- Lower the new battery into the compartment. Mine wasn’t easy doing it solo since the vent tube kept flopping into the battery compartment in the front BELOW the battery as did the fuse block on the Positive cable in the back. Helpful to have another set of hands or secure these out of the way before inserting the battery… or Yoga move to tip the battery in the hole with one hand then grab the vent tube with the other while lowering the battery in. Who needs a Yoga workout or lift weights when Mercedes provided a Home Workout ??? LOL
- Move the battery forward to connect the Positive terminal / fuse bank.
- Push the battery aft to insert it under the fixed aft battery hold down.
- Reattach the Red Mercedes (not EverStart battery) plastic cover over the Positive (+) terminal / cables
- Connect the vent tube to the vent hole at the center of the forward (Negative terminal) side of the battery. Confirm the tiny Red plug is still in place on the aft (Positive terminal) side of the battery.
- Reinstall the battery hold down by FIRST finding the 2 battery hold down bolt holes and the centering gizmo at the bottom of the dark battery compartment. Then lower the hold down bracket into the compartment lining up the bolts with the black bolt holes on the floor of the poorly lit black battery compartment. Yoga helps since the driver’s seat base has a sharp corner which loves to poke ribs (I have a bruise to prove it LOL). Hand tighten the hold down bolts… and check your new battery won’t move
- Reattach the Negative (-) terminal.
- Recheck BOTH the Negative (-) and Positive (+) terminals are securely attached. Re-tighten just to be sure… You’re connecting a powerful 900 CCA diesel battery !!!
- Reconnect the Negative battery cable to the terminal by the accelerator pedal. Your Sprinter should lights come on. WINNING !!!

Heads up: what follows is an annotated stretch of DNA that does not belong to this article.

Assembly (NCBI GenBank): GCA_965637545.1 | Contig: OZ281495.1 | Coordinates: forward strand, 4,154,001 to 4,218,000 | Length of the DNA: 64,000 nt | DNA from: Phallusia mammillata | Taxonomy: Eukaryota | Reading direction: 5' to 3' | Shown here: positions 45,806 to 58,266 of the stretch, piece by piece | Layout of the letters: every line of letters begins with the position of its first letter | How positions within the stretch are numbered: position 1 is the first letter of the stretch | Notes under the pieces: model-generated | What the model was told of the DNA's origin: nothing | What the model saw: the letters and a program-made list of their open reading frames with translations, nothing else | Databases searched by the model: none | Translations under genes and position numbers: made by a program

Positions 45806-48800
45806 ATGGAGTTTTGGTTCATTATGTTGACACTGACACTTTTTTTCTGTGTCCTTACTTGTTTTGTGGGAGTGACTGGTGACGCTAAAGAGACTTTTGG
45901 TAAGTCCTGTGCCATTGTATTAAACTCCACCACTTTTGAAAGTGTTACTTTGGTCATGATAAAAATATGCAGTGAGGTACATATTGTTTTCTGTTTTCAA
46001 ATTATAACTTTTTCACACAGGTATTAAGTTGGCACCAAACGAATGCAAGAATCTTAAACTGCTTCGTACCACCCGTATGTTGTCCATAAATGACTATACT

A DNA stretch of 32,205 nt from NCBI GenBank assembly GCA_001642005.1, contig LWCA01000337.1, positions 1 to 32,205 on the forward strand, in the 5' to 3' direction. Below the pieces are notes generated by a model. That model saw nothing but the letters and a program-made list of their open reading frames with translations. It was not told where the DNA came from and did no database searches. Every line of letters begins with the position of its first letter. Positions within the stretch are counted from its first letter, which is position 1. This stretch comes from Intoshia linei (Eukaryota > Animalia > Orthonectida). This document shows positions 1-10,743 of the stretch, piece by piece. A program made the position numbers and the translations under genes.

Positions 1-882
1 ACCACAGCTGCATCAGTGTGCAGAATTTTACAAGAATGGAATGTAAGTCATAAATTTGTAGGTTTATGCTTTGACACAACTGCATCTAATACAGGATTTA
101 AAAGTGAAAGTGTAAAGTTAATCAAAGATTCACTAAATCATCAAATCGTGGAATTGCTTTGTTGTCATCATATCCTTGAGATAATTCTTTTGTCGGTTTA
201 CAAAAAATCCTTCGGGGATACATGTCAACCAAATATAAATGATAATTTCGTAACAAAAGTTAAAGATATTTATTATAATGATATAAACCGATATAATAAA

- Replace the metal battery cover by sliding the holes over bolts… then pushing it forward so the bolt heads are above the bolt slots. You may need to move the black (+) and red (-) cables to get it to go back on smoothly. Check to make sure none of your battery / chassis cables are going to be crimped when you tighten the Torx bolts to the cover.
- Replace the grey rubber floor mat. You may need to push it forward to get it to fit correctly in the back so you can…
- Replace the L-shaped piece with a battery icon stamped on top and reinsert the (3) T25 bolts holding it down. Don’t drop the bolts on the ground… You may never find them again.
- Celebrate / Medicate for a job well done.
HOPEFULLY I didn’t leave any steps out… and I make no representations that I didn’t AND/OR these are the same steps you need to replace your Sprinter’s chassis battery. YMMV. If you’re not sure have a professional install it for you.
Prepared by Edwin E. Irving (firstname.lastname@example.org)
September 2, 2010
I want to thank Elden DuRand for preparing the CAD drawing which is part of this description and for helping me to better understand operation of the major components. Thanks too to Byron for his patient responses to my questions requiring detailed explanations of the electrical component operations. I also derived editorial information from Capt. “Ed” and Ed Von Gehr; and from others who have added helpful input during the many discussions of this subject over the years. Introduction: Read more “View/Navion Power Systems – Major Components”
Installing GC2 (Golf Cart 6 Volt) Batteries in Views and Navions
- Disconnect batteries using disconnect switch
- Remove the ground Cable off the existing batteries.
- Remove the remaining cables
- Remove the Batteries
- You will need one of the short jumpers that went between the two batteries (red)
Installing new batteries: Read more “Installing GC2 (Golf Cart 6 Volt) Batteries in Views and Navions”